Report into NZ budget leak blames failings of unit led by Gabriel Makhlouf

New Zealand treasury did not have ‘effective governance’ or ‘oversight processes in place’

An investigation into the leak of parts of the 2019 New Zealand budget from the treasury under Gabriel Makhlouf, now governor of the Central Bank of Ireland, has highlighted failings by the department's senior leadership team of the time.

The report was commissioned last June by New Zealand's State Services Commission in the wake of a political furore that followed the premature publication of budget details. It examined the context of the leak and how it happened.

"The treasury's core business is delivering the budget and I'm disappointed the senior leadership were not hands-on enough in that task," state services commissioner Peter Hughes said in releasing the findings.

The inquiry revealed that a series of technical decisions related to website design and the “migration” of the budget document to the department’s live site created the circumstances for the loss of sensitive information.


However, the security risks of those decisions were not obvious to senior managers because the department “did not have effective governance or senior oversight processes or systems in place to oversee the budget process from end-to-end”.

Consequently, risky processes that were established in 2018 and known to lower-level employees were not given “appropriate consideration” by senior leaders, it was found.

Separate investigation

Mr Makhlouf was not named in the 35-page report, and his actions in response to the incident were not considered by the authors as they had been subject to a separate investigation.

That earlier investigation of Mr Makhlouf’s conduct found that he “acted unreasonably” in assessing and describing the situation at the time. It also found that he failed to draw on the expertise available to him. It upheld, however, his political neutrality and found that he acted in good faith in all respects.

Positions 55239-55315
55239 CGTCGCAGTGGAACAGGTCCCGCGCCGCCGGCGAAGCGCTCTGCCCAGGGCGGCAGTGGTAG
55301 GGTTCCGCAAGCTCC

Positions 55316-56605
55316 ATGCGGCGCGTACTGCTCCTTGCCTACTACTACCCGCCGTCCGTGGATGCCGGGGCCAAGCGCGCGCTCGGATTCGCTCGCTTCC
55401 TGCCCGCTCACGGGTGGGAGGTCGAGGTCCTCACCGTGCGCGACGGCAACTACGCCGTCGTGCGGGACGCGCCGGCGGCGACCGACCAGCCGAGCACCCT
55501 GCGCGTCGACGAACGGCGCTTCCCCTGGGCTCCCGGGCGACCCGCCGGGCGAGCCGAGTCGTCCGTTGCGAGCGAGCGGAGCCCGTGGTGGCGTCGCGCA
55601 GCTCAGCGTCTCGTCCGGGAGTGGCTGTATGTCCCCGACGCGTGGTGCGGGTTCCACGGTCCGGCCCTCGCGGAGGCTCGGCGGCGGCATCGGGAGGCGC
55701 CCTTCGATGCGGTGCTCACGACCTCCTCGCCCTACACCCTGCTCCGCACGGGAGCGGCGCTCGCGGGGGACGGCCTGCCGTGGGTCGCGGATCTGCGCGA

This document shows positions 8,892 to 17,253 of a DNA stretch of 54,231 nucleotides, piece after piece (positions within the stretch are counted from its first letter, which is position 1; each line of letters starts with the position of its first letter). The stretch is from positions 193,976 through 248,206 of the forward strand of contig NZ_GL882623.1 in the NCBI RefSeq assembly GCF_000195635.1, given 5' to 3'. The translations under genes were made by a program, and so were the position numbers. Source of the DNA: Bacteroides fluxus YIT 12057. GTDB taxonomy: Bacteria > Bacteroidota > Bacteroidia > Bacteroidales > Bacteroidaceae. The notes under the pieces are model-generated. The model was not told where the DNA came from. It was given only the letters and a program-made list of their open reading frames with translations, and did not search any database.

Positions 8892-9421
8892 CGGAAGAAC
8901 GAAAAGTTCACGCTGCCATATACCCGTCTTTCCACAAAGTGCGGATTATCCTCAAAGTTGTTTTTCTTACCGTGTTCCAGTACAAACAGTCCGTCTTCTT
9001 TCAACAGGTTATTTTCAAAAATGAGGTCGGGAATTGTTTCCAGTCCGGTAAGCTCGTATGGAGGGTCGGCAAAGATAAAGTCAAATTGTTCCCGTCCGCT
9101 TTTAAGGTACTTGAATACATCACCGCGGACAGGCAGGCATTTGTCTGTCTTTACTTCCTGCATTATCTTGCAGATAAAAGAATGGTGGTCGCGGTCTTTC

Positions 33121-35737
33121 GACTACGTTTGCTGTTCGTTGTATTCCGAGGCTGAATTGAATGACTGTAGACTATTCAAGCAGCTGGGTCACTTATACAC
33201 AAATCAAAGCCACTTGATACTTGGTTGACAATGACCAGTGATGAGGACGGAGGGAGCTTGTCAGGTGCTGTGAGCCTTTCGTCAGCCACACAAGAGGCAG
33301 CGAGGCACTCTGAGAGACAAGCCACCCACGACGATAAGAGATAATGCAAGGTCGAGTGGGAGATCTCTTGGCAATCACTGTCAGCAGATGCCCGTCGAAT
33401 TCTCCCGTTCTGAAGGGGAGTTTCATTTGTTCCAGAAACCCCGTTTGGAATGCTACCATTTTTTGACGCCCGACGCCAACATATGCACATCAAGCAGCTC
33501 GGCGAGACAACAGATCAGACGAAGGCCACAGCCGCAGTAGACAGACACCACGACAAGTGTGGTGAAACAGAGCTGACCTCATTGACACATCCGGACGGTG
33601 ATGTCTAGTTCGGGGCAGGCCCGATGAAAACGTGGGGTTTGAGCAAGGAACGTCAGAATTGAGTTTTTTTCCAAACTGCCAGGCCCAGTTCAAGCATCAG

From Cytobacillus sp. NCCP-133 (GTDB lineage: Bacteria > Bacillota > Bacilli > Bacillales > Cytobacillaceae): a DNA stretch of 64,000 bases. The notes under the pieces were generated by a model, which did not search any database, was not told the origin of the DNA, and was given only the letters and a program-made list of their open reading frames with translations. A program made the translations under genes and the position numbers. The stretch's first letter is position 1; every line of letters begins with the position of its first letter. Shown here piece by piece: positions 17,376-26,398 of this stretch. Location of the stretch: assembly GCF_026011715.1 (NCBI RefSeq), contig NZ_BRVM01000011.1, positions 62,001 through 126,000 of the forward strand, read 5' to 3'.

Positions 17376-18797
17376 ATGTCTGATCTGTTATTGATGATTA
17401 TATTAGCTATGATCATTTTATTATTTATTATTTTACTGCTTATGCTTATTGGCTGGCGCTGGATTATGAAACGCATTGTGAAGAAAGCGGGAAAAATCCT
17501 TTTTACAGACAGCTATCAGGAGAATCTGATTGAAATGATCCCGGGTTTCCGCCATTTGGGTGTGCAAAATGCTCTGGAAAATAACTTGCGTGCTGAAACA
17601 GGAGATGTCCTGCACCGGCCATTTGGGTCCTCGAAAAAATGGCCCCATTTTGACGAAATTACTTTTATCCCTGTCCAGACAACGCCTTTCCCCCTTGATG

He was chief executive at the department from 2011 to June last year, leaving just a month after details of the budget were lost through treasury’s own website search tool.

Those details were published ahead of the government release date by New Zealand’s opposition National Party. Mr Makhlouf’s mischaracterisation of the loss, both to the public and to government ministers, as a “hack” set off a political furore.

Some New Zealand commentators have been strongly critical of Mr Makhlouf's tenure at treasury. Wellington-based blogger and economics commentator Michael Reddell was on secondment to treasury in 2010, when Mr Makhlouf was hired as deputy chief executive.


“For Makhlouf? I’d call it damning,” Mr Reddell said. “He was the chief executive, ultimately it’s on him.”

Eric Crampton, chief economist at the New Zealand Initiative think tank, called the the report "damning" of how the treasury department was run.

Last year, Minister for Finance Paschal Donohoe stood by Mr Makhlouf's appointment to the Central Bank despite pressure to reconsider. Internal documents show Central Bank directors were worried about the "reputational damage" caused by the controversy.

In a letter dated July 15th, 2019, Mr Makhlouf told Mr Donohoe that he could have handled the issue “more clearly and with a different emphasis”, though he was “pleased” that his “honesty, integrity and political neutrality are not in question”.